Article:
Next-Generation Email Marketers
We know several things really well in the email marketing space. It is a challenge to train and grow people into this role. Given the short tenure of an email marketing manager (two to three years), it's not surprising that this role is hard to staff and hard to retain; it's difficult to keep savvy marketers in that role. I've always considered it to be a burn-out job in some ways: rapid turnarounds, the constant pressure of deadlines, no forgiveness for mistakes; and a need for high ROI with minimal respect for what actually goes into managing the channel well.
Email is not the coolest channel in the marketing kit. It needs a PR agent. It's in every strategy in some form, but as I've said many times, email is managed in a vacuum in some respects. Since everyone has a personal mindset about email (we all get it and we all send it), it's often underappreciated, So, how do you motivate and grow an organization to be really good at it?
I wrote an article over a year ago on a similar thread, which I felt was important enough to revisit. But I don't want to write about how to staff the role or a tongue-in-cheek view of the role, but how you can support the growth of this role so it's not a burn-out.
Marketing organizations, write this down: Develop a career path for your email group, even if it's only made up of two people.
Don't expect them to immediately understand operational marketing, much less operational email marketing. There is a lot to learn, a lot to fail at, and it's difficult to think ahead when you are trying to QC 40 versions of an email and making sure all the links and typography match approved specs.
Making email a career path will force you to isolate the skills being acquired and put a premium on specialized and managerial skills. It also helps you recognize that by throwing someone into the pool, you won't develop a butterfly specialist, a backstroke specialist or even a good swim team.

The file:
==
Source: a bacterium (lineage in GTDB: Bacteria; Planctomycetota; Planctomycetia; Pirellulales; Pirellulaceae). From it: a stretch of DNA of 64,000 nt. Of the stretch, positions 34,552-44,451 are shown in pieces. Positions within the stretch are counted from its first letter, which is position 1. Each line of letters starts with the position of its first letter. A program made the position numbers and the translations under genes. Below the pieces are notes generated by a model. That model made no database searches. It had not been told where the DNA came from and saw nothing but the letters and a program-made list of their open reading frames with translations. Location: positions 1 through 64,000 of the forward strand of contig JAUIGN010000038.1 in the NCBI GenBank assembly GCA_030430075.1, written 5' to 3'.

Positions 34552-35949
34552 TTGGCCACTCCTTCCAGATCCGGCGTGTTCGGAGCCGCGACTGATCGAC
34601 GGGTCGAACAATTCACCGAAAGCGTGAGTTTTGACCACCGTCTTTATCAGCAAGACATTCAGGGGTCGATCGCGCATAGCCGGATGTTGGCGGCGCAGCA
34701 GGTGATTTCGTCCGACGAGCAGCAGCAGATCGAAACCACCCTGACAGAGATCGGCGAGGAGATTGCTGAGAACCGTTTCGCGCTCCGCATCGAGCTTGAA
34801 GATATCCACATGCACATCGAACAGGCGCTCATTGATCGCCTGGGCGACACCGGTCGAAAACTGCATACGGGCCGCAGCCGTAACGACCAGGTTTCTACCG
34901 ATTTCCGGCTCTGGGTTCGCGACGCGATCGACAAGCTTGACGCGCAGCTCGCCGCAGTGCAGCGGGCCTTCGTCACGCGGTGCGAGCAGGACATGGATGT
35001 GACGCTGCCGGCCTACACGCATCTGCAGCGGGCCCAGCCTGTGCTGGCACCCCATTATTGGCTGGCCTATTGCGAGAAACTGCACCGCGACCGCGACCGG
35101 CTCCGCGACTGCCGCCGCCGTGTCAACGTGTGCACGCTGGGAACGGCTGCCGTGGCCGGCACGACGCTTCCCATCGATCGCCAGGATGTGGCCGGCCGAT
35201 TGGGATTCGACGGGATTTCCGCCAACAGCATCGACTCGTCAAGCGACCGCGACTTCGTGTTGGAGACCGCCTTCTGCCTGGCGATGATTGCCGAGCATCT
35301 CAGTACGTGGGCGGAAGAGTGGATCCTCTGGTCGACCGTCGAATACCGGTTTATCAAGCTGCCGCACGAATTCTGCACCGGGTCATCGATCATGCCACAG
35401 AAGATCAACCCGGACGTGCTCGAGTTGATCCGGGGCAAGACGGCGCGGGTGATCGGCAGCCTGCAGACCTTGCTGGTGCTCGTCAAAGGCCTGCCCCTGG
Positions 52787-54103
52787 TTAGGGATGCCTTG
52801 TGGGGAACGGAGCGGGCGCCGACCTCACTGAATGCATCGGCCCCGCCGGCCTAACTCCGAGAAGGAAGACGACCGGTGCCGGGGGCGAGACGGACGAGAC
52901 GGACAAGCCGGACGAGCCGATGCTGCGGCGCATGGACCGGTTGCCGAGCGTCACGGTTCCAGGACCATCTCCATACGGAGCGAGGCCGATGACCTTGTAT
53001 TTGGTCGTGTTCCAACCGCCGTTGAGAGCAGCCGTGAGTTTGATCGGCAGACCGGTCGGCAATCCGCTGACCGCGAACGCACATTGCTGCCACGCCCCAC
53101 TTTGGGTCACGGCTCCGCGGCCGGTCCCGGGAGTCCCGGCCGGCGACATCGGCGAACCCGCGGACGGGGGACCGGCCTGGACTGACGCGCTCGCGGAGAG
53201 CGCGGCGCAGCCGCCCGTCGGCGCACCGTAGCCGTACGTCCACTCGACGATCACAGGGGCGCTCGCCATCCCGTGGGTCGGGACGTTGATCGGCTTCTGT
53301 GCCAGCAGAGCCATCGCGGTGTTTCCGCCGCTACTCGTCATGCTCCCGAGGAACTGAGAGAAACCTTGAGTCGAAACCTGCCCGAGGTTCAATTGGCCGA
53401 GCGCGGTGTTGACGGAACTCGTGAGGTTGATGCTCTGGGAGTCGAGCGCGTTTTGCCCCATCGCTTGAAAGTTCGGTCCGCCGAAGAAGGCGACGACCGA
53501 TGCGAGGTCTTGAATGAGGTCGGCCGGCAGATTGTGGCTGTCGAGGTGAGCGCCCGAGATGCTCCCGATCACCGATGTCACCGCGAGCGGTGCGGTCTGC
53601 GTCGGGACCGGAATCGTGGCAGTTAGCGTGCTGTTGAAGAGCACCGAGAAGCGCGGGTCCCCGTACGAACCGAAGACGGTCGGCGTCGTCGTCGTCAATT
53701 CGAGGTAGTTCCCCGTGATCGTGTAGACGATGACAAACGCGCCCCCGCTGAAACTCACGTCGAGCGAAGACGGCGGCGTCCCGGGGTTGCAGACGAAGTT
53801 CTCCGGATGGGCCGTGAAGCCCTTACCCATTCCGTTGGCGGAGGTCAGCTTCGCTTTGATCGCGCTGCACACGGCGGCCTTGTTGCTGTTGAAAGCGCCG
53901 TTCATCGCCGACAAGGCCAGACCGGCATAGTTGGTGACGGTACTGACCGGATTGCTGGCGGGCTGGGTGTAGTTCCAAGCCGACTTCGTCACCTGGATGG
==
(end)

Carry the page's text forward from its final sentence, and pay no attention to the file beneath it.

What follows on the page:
In email there are several hierarchies to learning the trade (and I'm oversimplifying intentionally):
What goes into the email? (content formation),
How does it go out and did it get there?(delivery)
The List and who we should and are we sending to? (segmentation, communication strategy)
We sent it, now what did we really accomplish? (Measurement, Optimization)
What happens when we mix other channels? (Stacking Effect - direct mail, social, retail)
Career paths aren't just about the skills, they are about providing real paths so people can develop in an organization. Paths can have several different focuses: specialist roles that are technology- and operations-driven, market managers that aspire to be intimate with the business and market dynamics, channel experts that focus and integrate emerging channels. The choices are broader than you think, even if you have a small department.